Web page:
I exited, she took my wrist, and we walked just a few feet to the next room before stopping again. She let go and pointed for me to enter, never pausing her prayer. I stepped inside, immediately wondering what the minimum amount of time is that one has to spend in a room full of murder victims in order to seem polite, or at least not to seem disrespectful. The scene was the same, sunbeams blessing the dead.

She led me to the next room, and then to the next room, and always it was the same. Every time I stepped from a room, I noticed, I inhaled deeply and looked immediately for the furthest hill on the horizon, always seeking a clean, open space, always seeking an escape. After a fourth, or a fifth, or a sixth room, I asked her to stop.

She nodded, took my wrist, and pulled me forward, my guide through the inferno. When we reached the next room she did not make me enter, but as we passed she pointed and quietly commented.

“C’est le meme chose…”

… I looked, and of course it was the same thing: a hundred more dead bodies, a hundred frozen faces, a hundred silent screams, more death dancing in the sunlight. A few feet further and again she spoke…

“…c’est le meme chose…”

…my palms were sweating now, always my body’s first reaction to discomfort…

“…c’est le meme chose…”

…my throat was dry and tight; I felt a cold sweat across my forehead…

“…c’est le meme chose…”

…tears pooled in the corners of my eyes…

“…c’est le meme chose…”

…and my stomach started to turn. I felt sick, ready to vomit.

We had reached the end of one of the barracks, providing a natural and welcome pause to our march. We spoke in French, hers as broken as mine. She explained that her husband and her three daughters had been killed at the school. She had survived, but I could not understand when she tried to explain how. Like other survivors, she does not know which bodies are those of her family.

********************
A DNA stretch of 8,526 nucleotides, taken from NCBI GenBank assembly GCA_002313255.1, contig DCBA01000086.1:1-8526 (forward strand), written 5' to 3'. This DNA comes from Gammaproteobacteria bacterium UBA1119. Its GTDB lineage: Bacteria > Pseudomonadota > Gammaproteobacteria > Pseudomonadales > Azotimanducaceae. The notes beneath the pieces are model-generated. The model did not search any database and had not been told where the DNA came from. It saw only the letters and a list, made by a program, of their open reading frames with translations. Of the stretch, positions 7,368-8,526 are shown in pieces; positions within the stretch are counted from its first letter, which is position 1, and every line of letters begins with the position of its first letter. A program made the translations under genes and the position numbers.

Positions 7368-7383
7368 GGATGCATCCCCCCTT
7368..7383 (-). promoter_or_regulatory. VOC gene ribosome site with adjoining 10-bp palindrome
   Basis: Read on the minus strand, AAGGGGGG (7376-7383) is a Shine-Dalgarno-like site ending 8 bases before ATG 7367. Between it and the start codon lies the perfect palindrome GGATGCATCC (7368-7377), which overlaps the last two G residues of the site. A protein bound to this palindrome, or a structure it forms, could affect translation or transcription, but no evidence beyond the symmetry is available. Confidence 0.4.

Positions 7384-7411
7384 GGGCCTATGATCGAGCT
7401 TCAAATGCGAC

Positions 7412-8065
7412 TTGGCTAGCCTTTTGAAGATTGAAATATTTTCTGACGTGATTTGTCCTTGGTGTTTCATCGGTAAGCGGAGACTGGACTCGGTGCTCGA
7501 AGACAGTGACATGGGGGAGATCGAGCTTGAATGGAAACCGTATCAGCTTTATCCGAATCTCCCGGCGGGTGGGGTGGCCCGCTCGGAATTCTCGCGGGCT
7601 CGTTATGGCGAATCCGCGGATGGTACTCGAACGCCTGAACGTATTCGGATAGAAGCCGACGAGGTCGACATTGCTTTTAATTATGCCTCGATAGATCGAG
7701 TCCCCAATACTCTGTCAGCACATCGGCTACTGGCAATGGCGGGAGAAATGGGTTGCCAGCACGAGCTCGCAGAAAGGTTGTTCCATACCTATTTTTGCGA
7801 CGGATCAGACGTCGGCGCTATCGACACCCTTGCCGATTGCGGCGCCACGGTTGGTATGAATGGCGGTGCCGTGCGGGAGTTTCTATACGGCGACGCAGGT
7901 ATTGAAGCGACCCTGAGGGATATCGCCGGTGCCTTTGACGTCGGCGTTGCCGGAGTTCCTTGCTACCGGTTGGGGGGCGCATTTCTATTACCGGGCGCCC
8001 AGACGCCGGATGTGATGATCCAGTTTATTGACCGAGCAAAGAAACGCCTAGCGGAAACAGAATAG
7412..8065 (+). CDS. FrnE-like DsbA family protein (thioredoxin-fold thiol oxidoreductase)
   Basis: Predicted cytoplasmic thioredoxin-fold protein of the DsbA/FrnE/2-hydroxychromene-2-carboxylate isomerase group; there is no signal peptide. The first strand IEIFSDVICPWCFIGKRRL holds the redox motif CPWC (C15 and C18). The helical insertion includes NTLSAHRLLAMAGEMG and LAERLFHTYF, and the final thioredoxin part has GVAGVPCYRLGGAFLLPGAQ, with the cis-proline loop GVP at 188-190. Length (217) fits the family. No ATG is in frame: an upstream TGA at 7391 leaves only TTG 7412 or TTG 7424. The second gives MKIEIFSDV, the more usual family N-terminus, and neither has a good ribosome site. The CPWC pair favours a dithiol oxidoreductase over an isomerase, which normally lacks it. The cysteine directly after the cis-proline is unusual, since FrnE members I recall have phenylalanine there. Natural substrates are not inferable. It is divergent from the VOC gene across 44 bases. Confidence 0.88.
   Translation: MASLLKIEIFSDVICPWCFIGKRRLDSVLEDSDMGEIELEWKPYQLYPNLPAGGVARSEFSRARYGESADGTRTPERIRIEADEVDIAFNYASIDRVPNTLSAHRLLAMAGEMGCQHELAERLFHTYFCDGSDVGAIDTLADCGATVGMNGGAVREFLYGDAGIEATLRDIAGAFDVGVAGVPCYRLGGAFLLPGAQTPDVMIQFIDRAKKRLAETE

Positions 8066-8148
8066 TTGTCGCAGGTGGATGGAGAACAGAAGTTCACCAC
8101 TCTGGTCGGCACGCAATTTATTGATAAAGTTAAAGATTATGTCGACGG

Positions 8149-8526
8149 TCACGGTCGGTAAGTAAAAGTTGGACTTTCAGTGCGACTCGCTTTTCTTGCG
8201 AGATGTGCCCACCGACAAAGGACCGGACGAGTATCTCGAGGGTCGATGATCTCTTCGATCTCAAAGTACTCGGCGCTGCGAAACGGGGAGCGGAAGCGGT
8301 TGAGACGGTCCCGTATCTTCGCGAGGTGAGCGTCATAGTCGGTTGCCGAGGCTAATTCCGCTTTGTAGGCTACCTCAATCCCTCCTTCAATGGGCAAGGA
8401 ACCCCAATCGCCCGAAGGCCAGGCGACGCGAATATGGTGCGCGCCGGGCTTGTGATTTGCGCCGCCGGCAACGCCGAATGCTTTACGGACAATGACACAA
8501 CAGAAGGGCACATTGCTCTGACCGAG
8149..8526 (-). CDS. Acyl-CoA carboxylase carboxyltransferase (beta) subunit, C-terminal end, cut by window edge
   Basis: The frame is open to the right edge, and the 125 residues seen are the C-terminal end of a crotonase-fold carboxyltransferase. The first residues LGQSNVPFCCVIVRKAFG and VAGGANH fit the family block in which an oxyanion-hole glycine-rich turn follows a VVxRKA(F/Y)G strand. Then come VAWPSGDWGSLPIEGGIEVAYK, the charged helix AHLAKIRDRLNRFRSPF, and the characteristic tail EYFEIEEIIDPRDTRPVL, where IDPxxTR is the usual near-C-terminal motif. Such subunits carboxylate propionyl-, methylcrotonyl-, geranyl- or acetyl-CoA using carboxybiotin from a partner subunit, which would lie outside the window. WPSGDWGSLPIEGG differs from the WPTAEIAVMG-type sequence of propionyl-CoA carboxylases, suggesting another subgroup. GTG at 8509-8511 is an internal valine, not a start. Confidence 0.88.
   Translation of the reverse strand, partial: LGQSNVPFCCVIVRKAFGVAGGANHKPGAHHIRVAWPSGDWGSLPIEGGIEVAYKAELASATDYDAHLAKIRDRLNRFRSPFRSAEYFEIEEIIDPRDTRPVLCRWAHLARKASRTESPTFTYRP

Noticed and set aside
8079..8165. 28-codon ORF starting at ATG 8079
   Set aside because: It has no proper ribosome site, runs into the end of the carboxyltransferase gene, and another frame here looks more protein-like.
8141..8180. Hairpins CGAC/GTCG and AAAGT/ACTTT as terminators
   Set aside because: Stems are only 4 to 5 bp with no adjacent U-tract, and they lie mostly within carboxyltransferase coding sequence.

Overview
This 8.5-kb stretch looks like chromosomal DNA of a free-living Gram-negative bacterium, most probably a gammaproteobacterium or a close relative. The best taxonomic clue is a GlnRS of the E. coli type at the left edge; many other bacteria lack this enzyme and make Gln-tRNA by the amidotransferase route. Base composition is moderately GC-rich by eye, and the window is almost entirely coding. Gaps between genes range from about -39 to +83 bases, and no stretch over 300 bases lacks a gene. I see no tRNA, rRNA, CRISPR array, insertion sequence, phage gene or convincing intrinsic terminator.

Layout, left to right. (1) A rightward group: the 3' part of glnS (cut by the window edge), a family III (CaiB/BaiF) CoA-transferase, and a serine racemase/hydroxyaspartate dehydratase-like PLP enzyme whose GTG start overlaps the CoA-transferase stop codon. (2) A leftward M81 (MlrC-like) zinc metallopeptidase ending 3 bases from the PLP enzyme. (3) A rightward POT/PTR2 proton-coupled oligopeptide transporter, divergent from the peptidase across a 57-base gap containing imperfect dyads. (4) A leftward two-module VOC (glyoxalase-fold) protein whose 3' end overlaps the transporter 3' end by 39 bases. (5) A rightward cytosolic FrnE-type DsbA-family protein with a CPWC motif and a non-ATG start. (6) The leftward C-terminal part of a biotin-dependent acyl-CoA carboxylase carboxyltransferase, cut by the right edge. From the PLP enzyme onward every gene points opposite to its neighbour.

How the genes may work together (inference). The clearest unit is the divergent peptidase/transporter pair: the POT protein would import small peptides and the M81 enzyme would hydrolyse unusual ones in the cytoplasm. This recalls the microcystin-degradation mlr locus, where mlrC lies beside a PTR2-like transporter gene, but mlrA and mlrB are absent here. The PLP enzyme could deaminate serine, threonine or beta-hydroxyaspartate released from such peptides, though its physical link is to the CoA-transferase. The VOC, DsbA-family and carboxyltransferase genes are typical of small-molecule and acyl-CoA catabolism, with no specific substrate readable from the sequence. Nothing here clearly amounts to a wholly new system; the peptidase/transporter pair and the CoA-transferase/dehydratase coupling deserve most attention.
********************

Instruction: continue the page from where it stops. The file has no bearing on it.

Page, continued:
She did not insist upon visiting all of the remaining rooms, though she did lead me to one in particular. At first I could not see why she had selected this room for special attention. Then I noticed that there seemed to more of everything, more feet, more hands, more skulls. The palettes were no larger, but there were clearly more bodies on each one. They were not piled higher or packed tighter, but they were smaller. There had been the odd broken child in the other rooms I had entered, but this was the one room which contained only children, all of them murdered.

A man was in the room, kneeling and praying. He had a divot in the middle of his forehead the size of a quarter, another survivor, another guide. His children were also killed there, and though he does not know their bodies are among those in the room he has chosen to consider it their grave.

Though literally full of death, Murambi is very much a living monument. The guides, all of them survivors of the massacre there, have given themselves a unique mission. They do not seek to guide you, they want to force you to bear witness. You are meant to feel genocide in your gut. And I did.